Library[edit]

There is a small library named "Keasva Vilasam Vayanashala" in Manalikkara which had been a contribution from the scholars of Manalikkara Madom. Although it is not functioning now, the memories are still alive.

Findings from Manalikkara[edit]

Palm leaf manuscript bundles about ancient scientific researches and vedic literature's were found from Manalikkara Madom that later shifted to Oriental Research and Manuscript Library of University of Kerala in Thiruvananthapuram. The 13 plays in Sanskrit called Swapnavasavadatta written by the famous playwright and ancient poet Bhasa were unearthed from Manalikkara Madom in 1912 by T.Ganapati Sastri that was believed to be lost till the time.[13][14][15] The Sanskrit literature Devi Mahatmyam written in palm leaves fabricated in the shape of garland was also found in Manalikkara Madom. It consists of a string of fifteen beads, each made of inseparable palm leaves pressed against two ingeniously worked out knots."Aryamanju sreemoola kalpam"[16] a rare work about Buddhism also unearthed from Manalikkara Madom. The script is in Devanagari, written with special resinous ink. It consists of 307 palm leaves. The "Manalikkara Shasanam" written by Ravi Kerala Varma and the Unnuneeli Sandesam script found by the poet Ulloor S. Parameswara Iyer were from the library of Manalikara Madom.

Temple Festival[edit]

The Manalikkara Azhvar Sree Krishna Swamy temple is managed by Tamil Nadu Devasom Board under Tamil Nadu Government. This is one of the temple in Tamil Nadu follows the Kerala style of tradition and culture.The Major temple festival is conducted by April–May of every year.

The yearly temple festival called Utsavam is conducted here on Malayalam month (Malayalam calendar) Medam on Rohini Nakshathram(star)day represents the birthday of lord Krishna.On Rohini Nakshathram day the "Kodikayataam" (flag hoisting) is carried out in the morning represents the begin of Utsavam which would be followed by another nine days of functions.

The ten days of Utsavam is auspicious and covered with special pujas in the morning and evening. Elephant procession is carried out in the temple all the day. In the late evening,cultural programs like Nadakam (Drama), Kathakali (Traditional art), Bale (Dramatic dance), Ottanthullal etc. are conducted.

The ninth day of utsavam,late in the evening the custom called "Palli Vetta" is carried out on the belief that Lord Krishna is on his way for Vetta (hunting).The tenth day function is a "Aaraat Mahotsavam" during which the Lord Krishna is on elephant procession to the place called Valliyatumugham. The procession starts by 4pm is accompanied by different traditional melas,vadhyas and full of devotees. The whole procession is completely colorful with the presence of traditional instrumental performances like Panchari melam, Chenda melam, Singarimelam and other folk artistic performances like Theyyam, Puli Kali etc. The procession would reach to a place Valliyatumugham at 11pm night followed by poojas on the valley of the river and final dip bath in the Valliyar river. Thereby lord krishna finishes the Aaarat and the procession would be returning to Manalikara temple. Once lord Krishna is back from Aaarat (holy bath), the last tribute was the Kodiyirakkam. This is the symbolic end of the 10 days Utsavam followed by "Vedikette"(bursting of crackers) to show and notify the pleasing end of Utsavam.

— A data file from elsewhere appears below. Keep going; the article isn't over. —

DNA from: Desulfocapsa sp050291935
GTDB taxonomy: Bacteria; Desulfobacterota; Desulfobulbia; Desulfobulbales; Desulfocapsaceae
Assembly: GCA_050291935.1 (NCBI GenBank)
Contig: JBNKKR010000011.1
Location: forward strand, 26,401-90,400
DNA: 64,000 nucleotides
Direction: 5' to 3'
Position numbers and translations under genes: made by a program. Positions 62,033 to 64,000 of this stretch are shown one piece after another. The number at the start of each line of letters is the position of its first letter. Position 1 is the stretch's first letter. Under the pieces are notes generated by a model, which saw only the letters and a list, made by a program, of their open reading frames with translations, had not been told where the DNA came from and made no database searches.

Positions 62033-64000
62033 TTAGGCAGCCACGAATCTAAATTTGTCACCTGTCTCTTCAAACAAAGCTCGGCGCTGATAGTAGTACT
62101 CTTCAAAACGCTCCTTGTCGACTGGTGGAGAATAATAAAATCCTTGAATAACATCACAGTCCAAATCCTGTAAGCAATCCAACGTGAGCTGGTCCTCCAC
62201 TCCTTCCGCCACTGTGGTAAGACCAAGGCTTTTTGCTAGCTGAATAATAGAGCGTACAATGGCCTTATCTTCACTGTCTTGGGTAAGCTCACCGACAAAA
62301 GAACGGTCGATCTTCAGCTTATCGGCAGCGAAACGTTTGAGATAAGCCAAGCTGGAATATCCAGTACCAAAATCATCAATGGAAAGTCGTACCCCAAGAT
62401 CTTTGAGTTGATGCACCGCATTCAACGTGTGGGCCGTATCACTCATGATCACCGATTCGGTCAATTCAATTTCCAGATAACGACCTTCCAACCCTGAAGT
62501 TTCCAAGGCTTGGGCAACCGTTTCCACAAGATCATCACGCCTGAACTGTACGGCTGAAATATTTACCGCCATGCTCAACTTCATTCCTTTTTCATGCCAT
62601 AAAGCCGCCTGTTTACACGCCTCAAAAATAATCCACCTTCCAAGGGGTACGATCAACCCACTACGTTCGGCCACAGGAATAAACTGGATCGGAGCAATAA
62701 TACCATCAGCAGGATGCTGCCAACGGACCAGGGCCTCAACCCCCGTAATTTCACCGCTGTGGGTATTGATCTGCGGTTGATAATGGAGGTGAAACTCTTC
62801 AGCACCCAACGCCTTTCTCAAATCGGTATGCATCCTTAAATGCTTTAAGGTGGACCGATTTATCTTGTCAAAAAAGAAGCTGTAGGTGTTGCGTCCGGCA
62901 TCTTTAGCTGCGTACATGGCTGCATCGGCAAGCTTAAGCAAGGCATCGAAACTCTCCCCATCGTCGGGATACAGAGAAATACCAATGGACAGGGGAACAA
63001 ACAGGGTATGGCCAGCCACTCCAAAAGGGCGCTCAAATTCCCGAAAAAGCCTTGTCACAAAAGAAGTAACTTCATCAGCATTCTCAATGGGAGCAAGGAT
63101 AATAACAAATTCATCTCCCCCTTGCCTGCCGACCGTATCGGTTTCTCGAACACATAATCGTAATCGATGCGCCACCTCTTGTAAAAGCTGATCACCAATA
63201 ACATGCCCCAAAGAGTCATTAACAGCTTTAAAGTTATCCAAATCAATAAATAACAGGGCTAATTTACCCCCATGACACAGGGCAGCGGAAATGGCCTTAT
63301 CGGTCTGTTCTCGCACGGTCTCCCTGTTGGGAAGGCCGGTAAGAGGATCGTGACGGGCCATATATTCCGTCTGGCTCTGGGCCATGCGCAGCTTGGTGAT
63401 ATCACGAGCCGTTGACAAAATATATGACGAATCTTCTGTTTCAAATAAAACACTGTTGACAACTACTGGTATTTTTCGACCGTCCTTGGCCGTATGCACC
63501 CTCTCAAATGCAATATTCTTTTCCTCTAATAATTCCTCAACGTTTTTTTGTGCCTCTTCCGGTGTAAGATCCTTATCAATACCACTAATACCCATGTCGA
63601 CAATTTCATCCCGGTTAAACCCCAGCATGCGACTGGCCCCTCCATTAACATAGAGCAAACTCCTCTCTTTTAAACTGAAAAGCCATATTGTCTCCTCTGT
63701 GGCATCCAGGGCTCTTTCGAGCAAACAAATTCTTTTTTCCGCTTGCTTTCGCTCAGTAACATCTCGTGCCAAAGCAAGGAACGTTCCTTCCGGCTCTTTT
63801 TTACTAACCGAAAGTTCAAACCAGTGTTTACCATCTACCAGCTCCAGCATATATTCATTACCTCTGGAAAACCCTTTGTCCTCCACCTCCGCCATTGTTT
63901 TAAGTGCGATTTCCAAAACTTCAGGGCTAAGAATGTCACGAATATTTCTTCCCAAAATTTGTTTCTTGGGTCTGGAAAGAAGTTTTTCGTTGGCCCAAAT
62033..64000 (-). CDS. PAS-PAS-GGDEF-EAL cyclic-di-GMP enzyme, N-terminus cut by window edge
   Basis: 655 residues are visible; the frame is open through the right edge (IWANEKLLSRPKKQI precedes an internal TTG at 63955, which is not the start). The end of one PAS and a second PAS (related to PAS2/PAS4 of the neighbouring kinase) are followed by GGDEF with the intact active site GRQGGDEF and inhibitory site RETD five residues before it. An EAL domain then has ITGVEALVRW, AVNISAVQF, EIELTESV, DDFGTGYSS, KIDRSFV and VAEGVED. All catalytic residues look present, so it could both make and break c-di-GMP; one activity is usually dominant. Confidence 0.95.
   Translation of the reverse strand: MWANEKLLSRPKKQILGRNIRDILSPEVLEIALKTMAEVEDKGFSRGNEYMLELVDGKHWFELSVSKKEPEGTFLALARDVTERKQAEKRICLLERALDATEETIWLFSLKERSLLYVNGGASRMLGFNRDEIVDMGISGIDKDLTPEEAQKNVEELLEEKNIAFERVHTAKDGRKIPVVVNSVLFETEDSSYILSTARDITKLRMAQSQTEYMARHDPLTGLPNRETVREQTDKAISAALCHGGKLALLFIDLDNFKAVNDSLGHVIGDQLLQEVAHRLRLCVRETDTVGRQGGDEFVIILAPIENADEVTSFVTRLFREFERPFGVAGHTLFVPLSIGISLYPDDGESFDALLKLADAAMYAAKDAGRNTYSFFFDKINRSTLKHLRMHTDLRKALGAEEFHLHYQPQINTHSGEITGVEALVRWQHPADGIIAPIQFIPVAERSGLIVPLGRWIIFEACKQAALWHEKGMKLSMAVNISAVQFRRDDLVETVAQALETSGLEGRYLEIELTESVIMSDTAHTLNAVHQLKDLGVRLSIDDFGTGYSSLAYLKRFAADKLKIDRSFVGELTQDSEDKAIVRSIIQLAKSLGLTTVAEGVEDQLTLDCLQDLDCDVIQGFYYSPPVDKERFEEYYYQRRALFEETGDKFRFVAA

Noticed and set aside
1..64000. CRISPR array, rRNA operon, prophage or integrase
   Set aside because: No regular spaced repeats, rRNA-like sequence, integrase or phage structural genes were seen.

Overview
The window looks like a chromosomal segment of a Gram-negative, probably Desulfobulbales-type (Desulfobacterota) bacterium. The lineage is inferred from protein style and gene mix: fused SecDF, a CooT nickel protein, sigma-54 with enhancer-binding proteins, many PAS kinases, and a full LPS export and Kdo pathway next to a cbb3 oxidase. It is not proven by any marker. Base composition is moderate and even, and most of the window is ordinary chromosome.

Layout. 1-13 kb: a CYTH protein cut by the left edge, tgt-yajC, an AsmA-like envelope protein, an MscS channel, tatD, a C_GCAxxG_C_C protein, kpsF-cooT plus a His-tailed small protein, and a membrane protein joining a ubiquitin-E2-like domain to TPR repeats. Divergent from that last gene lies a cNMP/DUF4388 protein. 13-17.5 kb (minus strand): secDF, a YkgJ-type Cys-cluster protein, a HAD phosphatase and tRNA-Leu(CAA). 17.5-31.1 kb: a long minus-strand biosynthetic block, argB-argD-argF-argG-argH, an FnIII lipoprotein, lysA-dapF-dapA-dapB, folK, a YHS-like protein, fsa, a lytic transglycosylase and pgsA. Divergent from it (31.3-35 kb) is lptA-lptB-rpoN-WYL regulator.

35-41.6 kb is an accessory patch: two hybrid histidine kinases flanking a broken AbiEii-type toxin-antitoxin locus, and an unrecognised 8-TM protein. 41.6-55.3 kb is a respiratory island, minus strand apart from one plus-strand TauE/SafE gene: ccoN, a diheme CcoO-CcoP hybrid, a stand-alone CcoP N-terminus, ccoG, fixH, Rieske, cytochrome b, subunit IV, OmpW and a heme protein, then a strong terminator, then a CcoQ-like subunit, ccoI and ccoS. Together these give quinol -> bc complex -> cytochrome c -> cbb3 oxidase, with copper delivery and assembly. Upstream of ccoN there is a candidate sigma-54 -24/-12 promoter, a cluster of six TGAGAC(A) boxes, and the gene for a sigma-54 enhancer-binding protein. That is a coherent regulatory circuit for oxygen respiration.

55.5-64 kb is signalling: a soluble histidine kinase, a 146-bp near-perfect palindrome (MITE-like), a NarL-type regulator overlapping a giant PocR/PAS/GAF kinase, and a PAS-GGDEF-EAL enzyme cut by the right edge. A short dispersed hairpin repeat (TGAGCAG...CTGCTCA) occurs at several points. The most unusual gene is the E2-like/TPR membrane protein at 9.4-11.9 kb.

Temple yearly festival pictures[edit]

References[edit]

  1. ^ Govt of Tamil Nadu. Slno.29 Kanyakumari District Check |url= value (help). 
  2. ^ AIYA, V. NAGAM (1906). Travancore State Manual. Digitally published by Victoria Institutions. p. 278. Retrieved 1 January 2014. 
  3. ^ Swami Parameshwaranand (2001). Encyclopaedia Dictionary of Puranas. ISBN 8176252263. 
  4. ^ Royalark. Travancore Dynasty. 
  5. ^ Vivekananda Kendra Patrika. Temple India page 43 (PDF). 
  6. ^ K V Manalikkara. Sasthreeya Bhouthikavadha Rekha. 
  7. ^ Maxim Gorki. "Mother" translated by K V Manalikkara. ISBN 9780000106025. 
  8. ^ K V Manalikara. "Rasarasika" translated by K V Manalikkara. 
  9. ^ Indian Express News (6 April 1996). Booking a place in history in a tiny way. 
  10. ^ Article by Leena Chandran. "Maraviyil Oru Madom",Malayala Manorama News,Trivandrum edition,Published on 22 June 2013.
  11. ^ Lochtefeld, James G. (2002). The Illustrated Encyclopedia of Hinduism. The Rosen Publishing Group. ISBN 978-0-8239-3179-8. 
  12. ^ Poduval, R. Vasudeva (1990). Travancore Inscriptions-A Topographical List. Asian Educational Services. ISBN 978-81-206-0555-8. 
  13. ^ Article by Anand Narayanan-The Hindu News (18 December 2013). Words from another era. 
  14. ^ Bhasa by A.S.P Ayyar (1942). "Chapter II THE DISCOVERY OF 13 OF HIS PLAYS" Bhasa Check |url= value (help) (PDF). Madras law journal office. 
  15. ^ Article by Aparna Unni-The Indian Express (21 February 2014). A treasure trove of Palmleaf Manuscripts. 
  16. ^ Sadasivan, S.N. (2000). Buddhism in Kerala Page138. APH Publishing. ISBN 978-81-7648-170-0. 

S. N. Sadasivan (2006). A Social History of India, p. 138. Penguin Books, London. ISBN 0140289712.

External links[edit]

See also[edit]